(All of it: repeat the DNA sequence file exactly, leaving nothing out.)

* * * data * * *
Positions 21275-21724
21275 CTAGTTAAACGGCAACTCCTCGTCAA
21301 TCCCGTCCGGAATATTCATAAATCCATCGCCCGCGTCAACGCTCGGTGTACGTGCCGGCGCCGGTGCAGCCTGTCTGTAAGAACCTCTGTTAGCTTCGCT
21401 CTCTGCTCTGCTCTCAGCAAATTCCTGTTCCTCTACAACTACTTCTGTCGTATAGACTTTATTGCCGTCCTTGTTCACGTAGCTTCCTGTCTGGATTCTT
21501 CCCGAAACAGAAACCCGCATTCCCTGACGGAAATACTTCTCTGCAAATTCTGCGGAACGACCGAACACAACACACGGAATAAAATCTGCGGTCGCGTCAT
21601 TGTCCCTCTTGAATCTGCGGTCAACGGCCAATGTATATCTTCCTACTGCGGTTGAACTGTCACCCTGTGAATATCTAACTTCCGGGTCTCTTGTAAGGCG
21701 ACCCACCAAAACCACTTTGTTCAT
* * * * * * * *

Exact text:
Positions 21275-21724
21275 CTAGTTAAACGGCAACTCCTCGTCAA
21301 TCCCGTCCGGAATATTCATAAATCCATCGCCCGCGTCAACGCTCGGTGTACGTGCCGGCGCCGGTGCAGCCTGTCTGTAAGAACCTCTGTTAGCTTCGCT
21401 CTCTGCTCTGCTCTCAGCAAATTCCTGTTCCTCTACAACTACTTCTGTCGTATAGACTTTATTGCCGTCCTTGTTCACGTAGCTTCCTGTCTGGATTCTT
21501 CCCGAAACAGAAACCCGCATTCCCTGACGGAAATACTTCTCTGCAAATTCTGCGGAACGACCGAACACAACACACGGAATAAAATCTGCGGTCGCGTCAT
21601 TGTCCCTCTTGAATCTGCGGTCAACGGCCAATGTATATCTTCCTACTGCGGTTGAACTGTCACCCTGTGAATATCTAACTTCCGGGTCTCTTGTAAGGCG
21701 ACCCACCAAAACCACTTTGTTCAT